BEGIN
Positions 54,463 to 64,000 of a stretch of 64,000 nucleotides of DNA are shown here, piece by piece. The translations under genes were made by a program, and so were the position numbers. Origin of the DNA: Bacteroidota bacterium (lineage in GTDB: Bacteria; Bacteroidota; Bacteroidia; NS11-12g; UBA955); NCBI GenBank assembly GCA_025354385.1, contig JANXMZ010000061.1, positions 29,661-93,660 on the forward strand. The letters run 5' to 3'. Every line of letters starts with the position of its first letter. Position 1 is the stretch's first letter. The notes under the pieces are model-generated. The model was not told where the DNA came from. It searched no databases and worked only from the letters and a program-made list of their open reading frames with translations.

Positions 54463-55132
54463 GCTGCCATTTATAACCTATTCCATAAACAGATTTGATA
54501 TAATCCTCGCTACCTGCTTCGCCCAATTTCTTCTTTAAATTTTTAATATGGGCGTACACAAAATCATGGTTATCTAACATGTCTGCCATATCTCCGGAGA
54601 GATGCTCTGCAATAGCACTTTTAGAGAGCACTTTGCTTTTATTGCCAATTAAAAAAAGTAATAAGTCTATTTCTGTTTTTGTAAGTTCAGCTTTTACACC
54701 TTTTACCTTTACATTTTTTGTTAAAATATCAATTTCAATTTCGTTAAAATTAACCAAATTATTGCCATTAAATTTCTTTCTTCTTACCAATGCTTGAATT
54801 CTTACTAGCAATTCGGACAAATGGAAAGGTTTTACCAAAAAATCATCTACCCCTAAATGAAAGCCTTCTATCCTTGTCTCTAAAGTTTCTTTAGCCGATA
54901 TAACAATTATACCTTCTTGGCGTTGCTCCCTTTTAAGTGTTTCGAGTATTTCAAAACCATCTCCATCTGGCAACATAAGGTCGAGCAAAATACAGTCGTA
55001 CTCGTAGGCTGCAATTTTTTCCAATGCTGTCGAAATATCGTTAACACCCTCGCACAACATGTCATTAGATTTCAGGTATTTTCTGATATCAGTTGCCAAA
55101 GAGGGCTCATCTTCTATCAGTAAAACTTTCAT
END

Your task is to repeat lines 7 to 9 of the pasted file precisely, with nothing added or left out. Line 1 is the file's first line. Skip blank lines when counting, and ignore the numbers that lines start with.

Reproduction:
54801 CTTACTAGCAATTCGGACAAATGGAAAGGTTTTACCAAAAAATCATCTACCCCTAAATGAAAGCCTTCTATCCTTGTCTCTAAAGTTTCTTTAGCCGATA
54901 TAACAATTATACCTTCTTGGCGTTGCTCCCTTTTAAGTGTTTCGAGTATTTCAAAACCATCTCCATCTGGCAACATAAGGTCGAGCAAAATACAGTCGTA
55001 CTCGTAGGCTGCAATTTTTTCCAATGCTGTCGAAATATCGTTAACACCCTCGCACAACATGTCATTAGATTTCAGGTATTTTCTGATATCAGTTGCCAAA